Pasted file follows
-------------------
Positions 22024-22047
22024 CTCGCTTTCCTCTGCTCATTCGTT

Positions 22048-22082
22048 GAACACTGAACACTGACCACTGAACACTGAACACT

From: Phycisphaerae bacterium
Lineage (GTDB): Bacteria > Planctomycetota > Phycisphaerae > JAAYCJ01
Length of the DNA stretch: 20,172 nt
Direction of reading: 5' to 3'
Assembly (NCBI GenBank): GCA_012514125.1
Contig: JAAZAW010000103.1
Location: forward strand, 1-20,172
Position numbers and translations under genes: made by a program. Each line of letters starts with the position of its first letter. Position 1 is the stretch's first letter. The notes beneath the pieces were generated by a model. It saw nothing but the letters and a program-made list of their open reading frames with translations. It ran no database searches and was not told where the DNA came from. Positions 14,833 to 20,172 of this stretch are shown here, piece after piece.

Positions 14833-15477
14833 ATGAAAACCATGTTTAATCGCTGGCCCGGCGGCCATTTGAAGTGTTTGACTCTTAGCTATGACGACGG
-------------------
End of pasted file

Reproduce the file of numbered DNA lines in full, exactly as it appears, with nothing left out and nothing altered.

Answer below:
Positions 22024-22047
22024 CTCGCTTTCCTCTGCTCATTCGTT

Positions 22048-22082
22048 GAACACTGAACACTGACCACTGAACACTGAACACT

From: Phycisphaerae bacterium
Lineage (GTDB): Bacteria > Planctomycetota > Phycisphaerae > JAAYCJ01
Length of the DNA stretch: 20,172 nt
Direction of reading: 5' to 3'
Assembly (NCBI GenBank): GCA_012514125.1
Contig: JAAZAW010000103.1
Location: forward strand, 1-20,172
Position numbers and translations under genes: made by a program. Each line of letters starts with the position of its first letter. Position 1 is the stretch's first letter. The notes beneath the pieces were generated by a model. It saw nothing but the letters and a program-made list of their open reading frames with translations. It ran no database searches and was not told where the DNA came from. Positions 14,833 to 20,172 of this stretch are shown here, piece after piece.

Positions 14833-15477
14833 ATGAAAACCATGTTTAATCGCTGGCCCGGCGGCCATTTGAAGTGTTTGACTCTTAGCTATGACGACGG